The need to carry things around is as old as humanity itself—we may have evolved to walk upright in part to carry tools—but transporting microscopic cargo has proved more challenging for scientists.
However, scientists from the University of Chicago and New York University have created a way to make tiny mechanical capsules that can pick up, carry, and release cargo on cue. The results, published Sept. 8 in Nature, could potentially have applications in medicine, pollution cleanup, or robotics.
“This is proof of concept of a very powerful piece of machinery, at a scale that’s difficult to achieve with other methods,” said Prof. William Irvine of UChicago, the co-corresponding author on the study.
The capsules are thin oil shells filled with delicious innards of your choice, not unlike the popping “boba” bubbles that you can get in milk tea, smoothies or frozen yogurt. But unlike boba, each capsule is only two microns across—a little bit smaller than a single red blood cell. They can be made to release their cargo on cue when exposed to light or a change in pH.
The scientists imagine multiple potential uses for the capsules, such as delivering drugs to specific areas of the body, cleaning up pollution or even microbes, or in building micromachines or soft robots.
The tiniest ferry
In nature, living organisms need a way to ferry molecules and chemicals to where they’re needed in the body. Cells have evolved elaborate systems to do so, and until now, it’s been very difficult for scientists and engineers to recreate similar systems.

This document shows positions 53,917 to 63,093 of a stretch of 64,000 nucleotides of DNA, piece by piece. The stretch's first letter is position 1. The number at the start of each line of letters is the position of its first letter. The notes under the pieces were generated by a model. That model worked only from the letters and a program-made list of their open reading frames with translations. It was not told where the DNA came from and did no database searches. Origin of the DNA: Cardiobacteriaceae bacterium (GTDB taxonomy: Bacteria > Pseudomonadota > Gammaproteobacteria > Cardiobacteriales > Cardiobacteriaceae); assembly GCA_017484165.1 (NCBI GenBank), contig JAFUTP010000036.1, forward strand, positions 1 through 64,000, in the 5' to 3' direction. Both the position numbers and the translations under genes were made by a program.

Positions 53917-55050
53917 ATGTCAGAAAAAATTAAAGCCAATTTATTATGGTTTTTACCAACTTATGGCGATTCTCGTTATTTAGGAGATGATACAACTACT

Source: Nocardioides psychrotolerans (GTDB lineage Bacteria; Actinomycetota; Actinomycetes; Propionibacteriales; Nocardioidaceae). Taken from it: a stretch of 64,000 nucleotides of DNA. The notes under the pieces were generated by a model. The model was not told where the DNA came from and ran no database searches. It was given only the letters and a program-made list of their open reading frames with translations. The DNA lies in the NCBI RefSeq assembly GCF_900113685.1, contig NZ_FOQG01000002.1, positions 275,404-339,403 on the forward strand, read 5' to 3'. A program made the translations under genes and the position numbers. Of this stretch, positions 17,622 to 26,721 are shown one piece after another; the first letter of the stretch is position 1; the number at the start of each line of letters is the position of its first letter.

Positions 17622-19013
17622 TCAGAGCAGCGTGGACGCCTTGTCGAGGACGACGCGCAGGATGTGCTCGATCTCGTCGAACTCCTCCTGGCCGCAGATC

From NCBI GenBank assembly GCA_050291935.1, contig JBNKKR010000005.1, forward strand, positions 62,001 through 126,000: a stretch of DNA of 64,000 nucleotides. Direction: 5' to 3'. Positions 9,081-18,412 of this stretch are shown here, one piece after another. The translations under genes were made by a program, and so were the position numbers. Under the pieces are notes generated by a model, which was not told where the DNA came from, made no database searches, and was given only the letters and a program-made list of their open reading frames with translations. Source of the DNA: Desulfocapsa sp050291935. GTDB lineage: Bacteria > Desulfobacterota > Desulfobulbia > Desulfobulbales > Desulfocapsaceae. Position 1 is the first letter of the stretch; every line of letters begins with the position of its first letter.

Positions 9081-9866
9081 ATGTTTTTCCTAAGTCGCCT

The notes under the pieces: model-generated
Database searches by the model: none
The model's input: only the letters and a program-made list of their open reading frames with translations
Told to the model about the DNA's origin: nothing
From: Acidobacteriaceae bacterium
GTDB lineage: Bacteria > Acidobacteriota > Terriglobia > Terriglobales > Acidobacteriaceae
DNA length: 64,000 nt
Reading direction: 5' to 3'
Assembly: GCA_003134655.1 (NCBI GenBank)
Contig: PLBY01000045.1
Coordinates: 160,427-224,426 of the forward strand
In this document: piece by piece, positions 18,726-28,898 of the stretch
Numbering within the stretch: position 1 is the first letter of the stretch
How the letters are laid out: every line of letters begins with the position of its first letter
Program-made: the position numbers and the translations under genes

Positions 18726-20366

“A single cell is actually one of the most complicated micromachines we know of,” said Stefano Sacanna, associate professor of chemistry at NYU and the study’s lead author. “This is the first artificial system that can mimic that process of active transport.”
To make the capsules, the researchers start with droplets of oil that they inflate like balloons using chemical reactions. Then they harden the shell by polymerizing it. Each capsule has an even tinier hole, and inside sits a tiny pump that can be activated to either suck in or expel liquid from the capsule’s surroundings.
“Having an autonomous particle that can actively ingest or expel material—that’s a highly desirable property, because now you can think of it as a microcontainer that you can fill at will,” said Sacanna. “The applications here are really up to your imagination.”
For example, they could be used for vacuuming up unwanted particles: “Think of them like the Pac-Man video game—they go around eating the pollutants and removing them from the environment,” Sacanna said.